Plaintiff is an ambulatory surgical facility that provides services associated with outpatient surgery to patients, including Patients 1-50, and is located in New Jersey. (Pl.'s Ex. A to the Affidavit of JoAnne Eskin Sutkin in support of motion for leave to amend complaint and file opposition to motion to dismiss, hereinafter "Proposed Second Amended Complaint") (Sec. Am. Comp. ¶ 4). United is an insurer providing insurance coverage to insureds and beneficiaries within New Jersey, including Patients 1-50. (Prop. Sec. Am. Comp. ¶ 6.) The Plaintiff was a non-participating provider of Services in that it did not have a contract with Defendants to accept agreed rates for the Services provided to the Patients with agreements or who were otherwise beneficiaries, with the Defendants. The Services provided to Patients 1-50 were out of network services. (Prop. Sec. Am. Comp. ¶ 14.)

Plaintiff provided surgical facility services associated with outpatient surgery to Patients 1-50, who were at the time of the services, insured by Defendants under various United insurance agreements or agreements to which United was or is the Third Party Administrator. (Prop. Sec. Am. Comp. ¶ 10.)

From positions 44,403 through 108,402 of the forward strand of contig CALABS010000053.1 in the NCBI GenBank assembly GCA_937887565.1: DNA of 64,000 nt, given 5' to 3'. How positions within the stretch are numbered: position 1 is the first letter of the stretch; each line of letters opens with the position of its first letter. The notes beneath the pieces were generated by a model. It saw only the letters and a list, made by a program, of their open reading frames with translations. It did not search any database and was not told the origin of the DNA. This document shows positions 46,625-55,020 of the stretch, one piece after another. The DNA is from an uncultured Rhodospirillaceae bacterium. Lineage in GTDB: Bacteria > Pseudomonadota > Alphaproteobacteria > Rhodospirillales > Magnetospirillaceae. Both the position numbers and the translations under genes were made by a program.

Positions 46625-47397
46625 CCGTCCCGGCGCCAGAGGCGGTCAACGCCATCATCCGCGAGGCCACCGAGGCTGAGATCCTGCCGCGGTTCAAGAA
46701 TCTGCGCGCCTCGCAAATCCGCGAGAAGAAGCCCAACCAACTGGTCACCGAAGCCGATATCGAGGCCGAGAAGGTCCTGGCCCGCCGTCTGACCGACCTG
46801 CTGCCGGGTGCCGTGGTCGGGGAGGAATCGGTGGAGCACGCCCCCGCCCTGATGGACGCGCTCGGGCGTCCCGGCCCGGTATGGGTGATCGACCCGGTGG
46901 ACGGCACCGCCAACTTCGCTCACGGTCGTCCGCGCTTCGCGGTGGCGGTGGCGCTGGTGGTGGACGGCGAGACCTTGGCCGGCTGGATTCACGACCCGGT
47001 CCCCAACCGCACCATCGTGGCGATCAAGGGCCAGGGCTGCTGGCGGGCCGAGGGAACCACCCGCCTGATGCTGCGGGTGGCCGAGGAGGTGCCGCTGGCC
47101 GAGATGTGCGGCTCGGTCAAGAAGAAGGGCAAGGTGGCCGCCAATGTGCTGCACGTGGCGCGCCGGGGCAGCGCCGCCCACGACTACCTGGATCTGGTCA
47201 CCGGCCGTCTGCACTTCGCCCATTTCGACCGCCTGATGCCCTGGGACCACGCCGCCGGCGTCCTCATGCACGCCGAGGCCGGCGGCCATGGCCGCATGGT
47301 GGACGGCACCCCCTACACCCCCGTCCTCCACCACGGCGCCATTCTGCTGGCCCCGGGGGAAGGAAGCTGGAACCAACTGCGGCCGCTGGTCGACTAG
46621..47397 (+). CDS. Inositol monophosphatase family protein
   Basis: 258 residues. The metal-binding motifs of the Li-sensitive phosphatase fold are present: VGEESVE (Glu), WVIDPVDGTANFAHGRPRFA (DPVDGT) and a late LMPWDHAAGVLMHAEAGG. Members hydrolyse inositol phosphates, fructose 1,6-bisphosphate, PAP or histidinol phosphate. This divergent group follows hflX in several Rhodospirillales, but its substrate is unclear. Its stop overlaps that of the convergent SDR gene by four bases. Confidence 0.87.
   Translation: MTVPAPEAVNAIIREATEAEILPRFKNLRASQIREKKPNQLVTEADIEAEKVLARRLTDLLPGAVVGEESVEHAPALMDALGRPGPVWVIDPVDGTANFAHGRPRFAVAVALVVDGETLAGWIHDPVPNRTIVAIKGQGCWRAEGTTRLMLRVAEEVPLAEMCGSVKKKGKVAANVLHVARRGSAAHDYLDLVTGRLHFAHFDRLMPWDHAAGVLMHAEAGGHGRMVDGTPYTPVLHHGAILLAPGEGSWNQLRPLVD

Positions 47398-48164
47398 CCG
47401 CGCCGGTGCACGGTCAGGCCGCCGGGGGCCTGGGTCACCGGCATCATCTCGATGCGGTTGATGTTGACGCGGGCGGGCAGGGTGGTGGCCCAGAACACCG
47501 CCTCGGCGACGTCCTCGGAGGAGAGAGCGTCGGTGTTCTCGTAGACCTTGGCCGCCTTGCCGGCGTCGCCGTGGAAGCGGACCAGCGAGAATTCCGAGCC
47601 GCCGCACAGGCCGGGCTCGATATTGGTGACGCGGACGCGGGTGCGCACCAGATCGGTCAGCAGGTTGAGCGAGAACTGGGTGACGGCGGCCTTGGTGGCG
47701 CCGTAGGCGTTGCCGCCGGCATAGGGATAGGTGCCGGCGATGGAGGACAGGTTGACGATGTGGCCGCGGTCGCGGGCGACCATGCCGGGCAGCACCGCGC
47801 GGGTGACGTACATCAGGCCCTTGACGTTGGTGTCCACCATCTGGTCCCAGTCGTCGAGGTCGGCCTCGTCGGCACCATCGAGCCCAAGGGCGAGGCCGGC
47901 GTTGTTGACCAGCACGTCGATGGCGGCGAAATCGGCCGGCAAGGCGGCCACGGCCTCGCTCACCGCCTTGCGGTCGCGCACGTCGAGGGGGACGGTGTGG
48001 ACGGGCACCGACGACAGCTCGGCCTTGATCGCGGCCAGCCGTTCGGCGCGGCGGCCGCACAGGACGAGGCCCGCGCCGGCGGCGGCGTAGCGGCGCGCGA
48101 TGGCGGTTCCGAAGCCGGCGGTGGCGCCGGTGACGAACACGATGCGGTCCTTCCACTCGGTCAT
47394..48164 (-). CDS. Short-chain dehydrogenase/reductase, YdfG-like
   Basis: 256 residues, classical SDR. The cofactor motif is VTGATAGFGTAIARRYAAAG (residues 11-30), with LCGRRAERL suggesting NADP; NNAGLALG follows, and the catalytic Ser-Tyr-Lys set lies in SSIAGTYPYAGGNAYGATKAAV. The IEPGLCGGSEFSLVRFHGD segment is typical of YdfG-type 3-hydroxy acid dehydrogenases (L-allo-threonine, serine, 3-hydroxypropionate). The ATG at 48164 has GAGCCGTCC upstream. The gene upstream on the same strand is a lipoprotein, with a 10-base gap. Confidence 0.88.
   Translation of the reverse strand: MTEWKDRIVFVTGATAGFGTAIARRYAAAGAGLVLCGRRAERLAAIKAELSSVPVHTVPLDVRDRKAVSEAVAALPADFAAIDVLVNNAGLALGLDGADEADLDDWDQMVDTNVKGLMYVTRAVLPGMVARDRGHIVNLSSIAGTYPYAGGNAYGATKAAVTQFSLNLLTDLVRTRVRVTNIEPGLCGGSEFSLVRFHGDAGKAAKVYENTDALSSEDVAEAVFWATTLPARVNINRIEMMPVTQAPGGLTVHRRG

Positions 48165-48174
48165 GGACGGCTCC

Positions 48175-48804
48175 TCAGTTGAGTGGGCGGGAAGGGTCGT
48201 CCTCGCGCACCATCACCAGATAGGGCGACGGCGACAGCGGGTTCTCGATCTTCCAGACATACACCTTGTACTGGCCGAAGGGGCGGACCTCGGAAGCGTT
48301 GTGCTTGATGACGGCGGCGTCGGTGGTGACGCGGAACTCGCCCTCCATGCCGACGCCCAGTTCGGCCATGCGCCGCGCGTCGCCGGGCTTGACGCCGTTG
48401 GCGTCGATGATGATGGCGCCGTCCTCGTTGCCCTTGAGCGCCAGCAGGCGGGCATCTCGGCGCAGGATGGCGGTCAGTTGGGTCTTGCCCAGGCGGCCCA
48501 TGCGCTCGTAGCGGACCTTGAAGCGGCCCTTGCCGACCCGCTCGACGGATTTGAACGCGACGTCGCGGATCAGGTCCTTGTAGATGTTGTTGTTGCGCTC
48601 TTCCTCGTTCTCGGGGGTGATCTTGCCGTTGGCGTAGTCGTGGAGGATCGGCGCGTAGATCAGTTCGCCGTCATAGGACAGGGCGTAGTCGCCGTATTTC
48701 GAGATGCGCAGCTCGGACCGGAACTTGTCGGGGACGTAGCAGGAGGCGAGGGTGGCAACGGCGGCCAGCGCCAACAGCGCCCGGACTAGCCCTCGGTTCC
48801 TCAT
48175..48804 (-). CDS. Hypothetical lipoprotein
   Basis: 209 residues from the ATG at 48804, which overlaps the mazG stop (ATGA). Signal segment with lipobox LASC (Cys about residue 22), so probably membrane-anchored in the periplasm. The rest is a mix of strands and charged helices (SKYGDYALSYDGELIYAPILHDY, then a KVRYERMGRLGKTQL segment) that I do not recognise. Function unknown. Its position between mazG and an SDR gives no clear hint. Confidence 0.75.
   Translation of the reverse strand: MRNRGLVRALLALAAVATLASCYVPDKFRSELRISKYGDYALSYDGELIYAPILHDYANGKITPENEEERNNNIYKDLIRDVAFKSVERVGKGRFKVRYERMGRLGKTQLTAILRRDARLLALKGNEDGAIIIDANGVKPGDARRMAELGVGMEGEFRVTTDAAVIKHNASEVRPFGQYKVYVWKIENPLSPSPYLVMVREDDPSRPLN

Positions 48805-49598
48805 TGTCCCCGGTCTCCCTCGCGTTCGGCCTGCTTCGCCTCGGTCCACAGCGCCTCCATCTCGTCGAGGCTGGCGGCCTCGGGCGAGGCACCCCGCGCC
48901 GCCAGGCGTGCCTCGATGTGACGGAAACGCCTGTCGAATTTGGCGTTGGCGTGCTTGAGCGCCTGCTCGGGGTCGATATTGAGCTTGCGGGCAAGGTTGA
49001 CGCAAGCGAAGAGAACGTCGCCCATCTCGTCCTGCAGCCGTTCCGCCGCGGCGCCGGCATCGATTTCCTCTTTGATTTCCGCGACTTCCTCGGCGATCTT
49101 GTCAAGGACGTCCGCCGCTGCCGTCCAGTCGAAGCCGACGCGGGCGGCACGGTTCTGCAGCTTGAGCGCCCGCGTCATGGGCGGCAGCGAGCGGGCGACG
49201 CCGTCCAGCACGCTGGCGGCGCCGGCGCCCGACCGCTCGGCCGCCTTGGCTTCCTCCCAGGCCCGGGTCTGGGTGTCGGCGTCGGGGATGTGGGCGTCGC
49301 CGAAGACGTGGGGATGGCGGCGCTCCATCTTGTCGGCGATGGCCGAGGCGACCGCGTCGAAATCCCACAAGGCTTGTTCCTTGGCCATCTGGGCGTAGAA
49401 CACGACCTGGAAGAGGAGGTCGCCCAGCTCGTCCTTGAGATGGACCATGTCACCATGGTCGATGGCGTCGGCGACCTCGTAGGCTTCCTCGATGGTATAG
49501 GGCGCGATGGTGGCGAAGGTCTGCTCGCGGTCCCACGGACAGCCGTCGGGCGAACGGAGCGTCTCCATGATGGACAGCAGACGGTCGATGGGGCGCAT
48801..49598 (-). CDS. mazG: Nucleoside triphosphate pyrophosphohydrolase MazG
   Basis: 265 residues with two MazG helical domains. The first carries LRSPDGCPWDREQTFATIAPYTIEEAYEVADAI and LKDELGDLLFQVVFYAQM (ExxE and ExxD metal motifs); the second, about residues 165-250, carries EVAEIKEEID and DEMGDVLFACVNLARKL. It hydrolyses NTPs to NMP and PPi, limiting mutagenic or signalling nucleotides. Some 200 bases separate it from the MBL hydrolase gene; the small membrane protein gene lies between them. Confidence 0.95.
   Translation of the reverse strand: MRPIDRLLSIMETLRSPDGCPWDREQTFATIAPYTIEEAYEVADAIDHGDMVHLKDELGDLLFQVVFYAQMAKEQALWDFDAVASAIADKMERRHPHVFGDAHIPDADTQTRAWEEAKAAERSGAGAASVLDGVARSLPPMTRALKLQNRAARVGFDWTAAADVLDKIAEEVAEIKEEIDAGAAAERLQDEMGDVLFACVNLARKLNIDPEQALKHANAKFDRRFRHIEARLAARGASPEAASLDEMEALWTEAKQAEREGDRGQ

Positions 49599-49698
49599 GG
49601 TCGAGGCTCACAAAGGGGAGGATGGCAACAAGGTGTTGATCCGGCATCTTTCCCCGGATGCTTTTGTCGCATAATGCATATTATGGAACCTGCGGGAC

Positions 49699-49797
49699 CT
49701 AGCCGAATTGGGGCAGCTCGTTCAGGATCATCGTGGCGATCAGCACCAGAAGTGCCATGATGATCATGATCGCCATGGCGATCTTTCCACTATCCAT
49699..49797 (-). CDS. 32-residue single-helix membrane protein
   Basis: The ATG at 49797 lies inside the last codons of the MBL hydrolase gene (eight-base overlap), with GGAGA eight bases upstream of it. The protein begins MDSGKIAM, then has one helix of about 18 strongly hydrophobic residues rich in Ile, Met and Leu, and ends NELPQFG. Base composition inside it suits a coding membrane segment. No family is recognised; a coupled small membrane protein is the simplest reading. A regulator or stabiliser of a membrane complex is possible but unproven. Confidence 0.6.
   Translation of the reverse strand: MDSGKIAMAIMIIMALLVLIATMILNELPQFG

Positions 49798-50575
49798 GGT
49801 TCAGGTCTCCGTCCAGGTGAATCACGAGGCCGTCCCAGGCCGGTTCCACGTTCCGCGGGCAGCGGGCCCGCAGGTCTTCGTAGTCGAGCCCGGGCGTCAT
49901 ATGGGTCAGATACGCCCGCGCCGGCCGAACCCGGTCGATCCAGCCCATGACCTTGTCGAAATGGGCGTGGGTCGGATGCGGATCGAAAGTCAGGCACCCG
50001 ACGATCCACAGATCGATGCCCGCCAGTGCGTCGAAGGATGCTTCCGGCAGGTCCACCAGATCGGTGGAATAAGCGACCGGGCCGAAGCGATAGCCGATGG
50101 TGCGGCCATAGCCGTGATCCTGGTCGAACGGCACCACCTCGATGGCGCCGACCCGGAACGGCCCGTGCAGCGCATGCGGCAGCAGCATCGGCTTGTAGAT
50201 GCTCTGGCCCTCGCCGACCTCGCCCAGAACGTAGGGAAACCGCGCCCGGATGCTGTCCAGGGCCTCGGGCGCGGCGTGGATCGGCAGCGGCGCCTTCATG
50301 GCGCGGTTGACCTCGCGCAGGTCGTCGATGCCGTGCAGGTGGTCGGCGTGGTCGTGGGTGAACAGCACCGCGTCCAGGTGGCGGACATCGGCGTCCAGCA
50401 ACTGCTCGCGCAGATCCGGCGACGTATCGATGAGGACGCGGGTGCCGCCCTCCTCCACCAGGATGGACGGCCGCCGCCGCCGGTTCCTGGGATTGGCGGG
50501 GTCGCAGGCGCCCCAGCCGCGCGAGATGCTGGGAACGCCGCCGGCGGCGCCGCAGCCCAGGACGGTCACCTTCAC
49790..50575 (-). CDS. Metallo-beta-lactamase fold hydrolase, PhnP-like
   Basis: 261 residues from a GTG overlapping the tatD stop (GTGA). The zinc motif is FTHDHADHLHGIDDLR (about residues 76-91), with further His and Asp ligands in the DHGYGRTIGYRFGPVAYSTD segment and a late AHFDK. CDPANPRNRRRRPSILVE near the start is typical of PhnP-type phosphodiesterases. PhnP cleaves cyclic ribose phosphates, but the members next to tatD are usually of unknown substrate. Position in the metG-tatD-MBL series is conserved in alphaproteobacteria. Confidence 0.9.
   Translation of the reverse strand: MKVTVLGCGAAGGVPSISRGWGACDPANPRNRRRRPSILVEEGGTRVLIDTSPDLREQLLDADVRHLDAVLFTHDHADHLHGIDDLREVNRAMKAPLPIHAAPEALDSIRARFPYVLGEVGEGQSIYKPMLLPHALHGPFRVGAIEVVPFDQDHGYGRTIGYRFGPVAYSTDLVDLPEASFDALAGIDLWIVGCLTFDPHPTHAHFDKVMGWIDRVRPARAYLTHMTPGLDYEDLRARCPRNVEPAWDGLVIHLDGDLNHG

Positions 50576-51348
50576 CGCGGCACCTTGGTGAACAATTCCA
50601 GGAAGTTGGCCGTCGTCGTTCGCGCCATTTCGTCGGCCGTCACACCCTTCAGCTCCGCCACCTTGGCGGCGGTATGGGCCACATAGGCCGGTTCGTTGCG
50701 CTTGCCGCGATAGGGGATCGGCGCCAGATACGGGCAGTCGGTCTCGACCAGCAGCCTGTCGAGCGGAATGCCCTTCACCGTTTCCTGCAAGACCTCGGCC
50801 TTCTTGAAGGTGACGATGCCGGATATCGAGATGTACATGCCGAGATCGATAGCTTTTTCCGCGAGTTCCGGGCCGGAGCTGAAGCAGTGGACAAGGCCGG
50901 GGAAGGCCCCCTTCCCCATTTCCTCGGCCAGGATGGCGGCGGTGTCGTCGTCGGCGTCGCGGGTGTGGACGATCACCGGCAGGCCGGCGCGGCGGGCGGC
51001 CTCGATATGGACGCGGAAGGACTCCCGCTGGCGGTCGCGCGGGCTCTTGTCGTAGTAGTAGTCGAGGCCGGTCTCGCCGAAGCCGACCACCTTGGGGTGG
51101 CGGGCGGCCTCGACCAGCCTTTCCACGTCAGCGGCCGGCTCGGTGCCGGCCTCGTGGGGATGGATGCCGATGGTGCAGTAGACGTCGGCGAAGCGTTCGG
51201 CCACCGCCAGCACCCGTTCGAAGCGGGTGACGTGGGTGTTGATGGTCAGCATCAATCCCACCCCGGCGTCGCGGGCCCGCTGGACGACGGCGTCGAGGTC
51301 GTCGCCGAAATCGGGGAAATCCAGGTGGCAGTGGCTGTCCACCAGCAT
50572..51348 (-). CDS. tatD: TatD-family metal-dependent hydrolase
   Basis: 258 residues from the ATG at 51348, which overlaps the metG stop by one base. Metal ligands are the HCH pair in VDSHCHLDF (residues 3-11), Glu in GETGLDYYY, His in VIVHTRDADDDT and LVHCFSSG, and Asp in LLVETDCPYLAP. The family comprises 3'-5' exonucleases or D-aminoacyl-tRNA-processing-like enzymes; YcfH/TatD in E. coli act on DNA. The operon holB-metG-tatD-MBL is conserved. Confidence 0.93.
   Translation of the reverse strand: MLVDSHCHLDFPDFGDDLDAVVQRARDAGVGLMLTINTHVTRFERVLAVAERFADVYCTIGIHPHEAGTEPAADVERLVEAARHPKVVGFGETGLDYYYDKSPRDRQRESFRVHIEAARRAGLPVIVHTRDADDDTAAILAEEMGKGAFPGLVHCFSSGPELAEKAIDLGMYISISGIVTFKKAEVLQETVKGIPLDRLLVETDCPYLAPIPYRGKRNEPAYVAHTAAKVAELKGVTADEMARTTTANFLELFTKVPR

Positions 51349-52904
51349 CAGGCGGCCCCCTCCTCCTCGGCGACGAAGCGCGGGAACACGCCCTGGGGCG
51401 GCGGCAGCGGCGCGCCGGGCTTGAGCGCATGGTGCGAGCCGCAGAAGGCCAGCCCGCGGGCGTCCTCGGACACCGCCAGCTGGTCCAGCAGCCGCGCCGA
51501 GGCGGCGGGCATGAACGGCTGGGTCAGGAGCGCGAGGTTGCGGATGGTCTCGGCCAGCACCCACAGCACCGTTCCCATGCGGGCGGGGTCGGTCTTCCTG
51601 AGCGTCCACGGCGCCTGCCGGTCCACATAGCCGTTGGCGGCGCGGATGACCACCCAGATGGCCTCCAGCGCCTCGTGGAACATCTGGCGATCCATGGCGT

Prior to rendering services to Patients 1-50, Plaintiff's representative telephoned the Defendants and spoke with a Defendants' agent to confirm out of network coverage for the requested services. During each telephone call, the Plaintiff's representative stated where she was calling, provided United with the tax i.d. number of the Plaintiff, identified the patient by name, date of birth and policy number, as well as the procedure being performed. In each telephone call, Plaintiff's representative and employee was informed by United that there was coverage for Plaintiff's facility fees and for the procedures involved. (Prop. Sec. Am. Comp. ¶¶ 15-26.)